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Monday, 23 September, 2002, 12:48 GMT 13:48 UK
Schroeder clings to power
Workers pull down election posters
There are recriminations in both camps
Chancellor Gerhard Schroeder's Red-Green coalition has won the German general election with a razor-thin majority, after a night of drama which earlier saw his conservative opponent claiming victory.

SPD Social Democratic Party
CDU/CSU Christian Democratic Party / Christian Social Union
FDP Free Democratic Party (Liberals)
Greens Green Party
PDS Party of Democratic Socialism

Preliminary official results give Mr Schroeder's Social Democrats (SPD) and the Greens 306 seats in the parliament or Bundestag against 295 for the CDU/CSU led by Edmund Stoiber in alliance with the liberal Free Democrats (FDP).

With former Communists taking two seats, that would give Mr Schroeder an overall majority of nine in the new parliament from 21 in the last election.

Two prominent politicians largely blamed for losing votes for the respective camps have both announced their resignations.

In the final leg of the campaign, Justice Minister Herta Daeubler-Gmelin compared US President George W Bush's foreign policy to Hitler's.

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Mr Schroeder was forced to send a letter of apology to Mr Bush, but the White House described Ms Daeubler-Gmelin's remarks as "poisonous" and the German opposition accused the chancellor - who has also voiced strong criticism of US plans to attack Iraq - of isolating Germany.

Herta Daeubler-Gmelin
Daeubler-Gmelin's remarks "poisoned" Germany's relationship with the US
"I think it is worthy of respect that she doesn't want to burden a new start with all that happened," Mr Schroeder said announcing Ms Daeubler-Gmelin's resignation.

And FDP deputy leader Juergen Moellemann attacked the policies of Israeli Prime Minister Ariel Sharon, prompting accusations of anti-Semitism.

The party is thought to have lost votes as a result and, even before the polls closed, its leadership asked for Mr Moellemann's resignation.

"I am resigning from my post as deputy head to spare the FDP an ordeal and further internal preoccupation," Mr Moellemann said. "This should open the way for a full and honest analysis of the all the reasons for the disappointing election result."

Mr Stoiber said that were it not for the FDP's result, his party might easily have formed a government.

Schroeder's vulnerability

Mr Schroeder and Green Foreign Minister Joschka Fischer made a triumphant appearance in front of the Social Democrat faithful as results began to indicate the team had secured a new four-year term.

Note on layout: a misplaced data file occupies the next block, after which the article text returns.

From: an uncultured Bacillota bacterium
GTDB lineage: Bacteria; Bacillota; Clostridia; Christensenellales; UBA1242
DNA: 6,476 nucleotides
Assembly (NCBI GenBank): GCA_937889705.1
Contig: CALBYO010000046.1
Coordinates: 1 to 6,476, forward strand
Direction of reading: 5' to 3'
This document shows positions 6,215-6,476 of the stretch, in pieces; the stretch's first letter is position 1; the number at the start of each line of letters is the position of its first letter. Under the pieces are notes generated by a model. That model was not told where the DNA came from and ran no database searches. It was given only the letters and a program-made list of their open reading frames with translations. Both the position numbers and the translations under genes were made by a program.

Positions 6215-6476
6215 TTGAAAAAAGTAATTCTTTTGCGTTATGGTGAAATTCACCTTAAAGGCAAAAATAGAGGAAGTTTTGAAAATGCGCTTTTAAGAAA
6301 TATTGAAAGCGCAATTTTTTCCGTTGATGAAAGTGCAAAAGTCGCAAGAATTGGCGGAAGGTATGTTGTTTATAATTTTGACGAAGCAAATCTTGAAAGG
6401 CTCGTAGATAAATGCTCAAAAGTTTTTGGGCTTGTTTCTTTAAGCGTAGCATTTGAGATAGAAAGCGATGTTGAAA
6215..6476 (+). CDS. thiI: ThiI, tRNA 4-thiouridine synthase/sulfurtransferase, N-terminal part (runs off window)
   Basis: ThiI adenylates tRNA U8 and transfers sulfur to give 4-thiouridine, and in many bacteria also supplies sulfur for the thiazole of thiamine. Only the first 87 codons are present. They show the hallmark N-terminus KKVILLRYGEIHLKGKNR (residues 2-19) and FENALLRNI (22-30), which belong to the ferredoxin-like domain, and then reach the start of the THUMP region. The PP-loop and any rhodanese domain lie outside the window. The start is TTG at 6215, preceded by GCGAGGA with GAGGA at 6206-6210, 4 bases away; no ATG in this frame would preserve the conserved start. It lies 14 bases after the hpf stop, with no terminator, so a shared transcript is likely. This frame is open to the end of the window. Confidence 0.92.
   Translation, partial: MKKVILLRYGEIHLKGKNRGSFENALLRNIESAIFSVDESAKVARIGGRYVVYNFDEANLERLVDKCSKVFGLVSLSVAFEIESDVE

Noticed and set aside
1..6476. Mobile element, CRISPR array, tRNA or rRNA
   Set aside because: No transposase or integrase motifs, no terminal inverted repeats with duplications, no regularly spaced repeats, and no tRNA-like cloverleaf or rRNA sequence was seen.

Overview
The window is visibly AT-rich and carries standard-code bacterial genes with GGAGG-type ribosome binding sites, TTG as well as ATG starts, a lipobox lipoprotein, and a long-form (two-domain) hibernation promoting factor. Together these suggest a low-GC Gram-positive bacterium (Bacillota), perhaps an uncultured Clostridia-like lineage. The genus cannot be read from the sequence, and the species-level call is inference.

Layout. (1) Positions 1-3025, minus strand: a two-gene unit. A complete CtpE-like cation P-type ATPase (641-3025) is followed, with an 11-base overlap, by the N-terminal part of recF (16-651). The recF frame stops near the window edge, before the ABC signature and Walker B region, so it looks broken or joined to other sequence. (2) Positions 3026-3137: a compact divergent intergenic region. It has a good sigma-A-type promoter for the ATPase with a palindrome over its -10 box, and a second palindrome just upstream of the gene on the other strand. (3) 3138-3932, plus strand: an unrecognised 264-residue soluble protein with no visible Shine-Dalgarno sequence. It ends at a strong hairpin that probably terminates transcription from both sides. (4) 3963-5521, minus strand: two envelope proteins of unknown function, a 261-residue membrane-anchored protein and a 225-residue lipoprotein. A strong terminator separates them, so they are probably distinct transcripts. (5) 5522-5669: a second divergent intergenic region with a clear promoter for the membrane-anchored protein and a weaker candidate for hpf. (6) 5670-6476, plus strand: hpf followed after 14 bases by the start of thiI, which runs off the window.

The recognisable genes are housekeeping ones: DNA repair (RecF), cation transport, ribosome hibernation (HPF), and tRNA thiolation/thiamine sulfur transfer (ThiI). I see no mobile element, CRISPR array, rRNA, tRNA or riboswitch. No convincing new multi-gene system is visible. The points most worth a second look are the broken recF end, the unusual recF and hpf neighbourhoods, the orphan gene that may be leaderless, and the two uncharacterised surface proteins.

Edmund Stoiber
Initially, Stoiber thought he had won

"We have hard times in front of us and we're going to make it together," Mr Schroeder said.

The chancellor acknowledged that his party's loss of voter support compared with 1998 - 38.5% now, 40.9% of the vote then - was "very painful".

The Greens had their best-ever showing - increasing their share to 8.6% - up 1.9% from the last election - in what correspondents describe as a power shift in their favour in the new coalition cabinet.

However, Mr Fischer has promised to be modest in pushing for his party demands, not wanting to embarrass the chancellor, the BBC's Rob Broomby says.

Just hours earlier, Mr Stoiber had claimed victory for his CDU/CSU alliance, with a large leap forward from 1998's devastating defeat.

It was a night of intense emotions and frustrations

He returned to his home region of Bavaria to be given a hero's welcome and to warn Mr Schroeder that his second term would not be easy.

He said the new government would be so weak that he aimed to topple it within a year.

"The Schroeder government will only be able to govern for a very, very short time," Mr Stoiber told the party faithful in Munich.

"With this Red-Green coalition, Germany won't return to economic health and it won't break out of the isolation from Europe and America that Schroeder drove it into."

'Sea of troubles'

But SPD spokesmen dismissed the threat.

"In three weeks the government will be stable," Social Democrat General Secretary Franz Muentefering told German radio.

BBC European affairs analyst William Horsley says the chancellor may face a sea of troubles - repairing Germany's relationship with America, trouble with Germany's European partners and an economy in urgent need of resuscitation.

But at least on Iraq, Mr Schroeder stood by his opposition to any American-led military action against Iraq in remarks to journalists on Monday.

The turnout was 79.1%, and the results will not be considered final until they are certified in about two weeks' time.

The BBC's Tristana Moore
"Germany seems split down the middle"
Heinz Schulte, German political analyst
"It was a thriller - we were on a knife edge"
Gerhard Schroeder

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See also:

17 Sep 02 | Europe
08 Sep 02 | Europe
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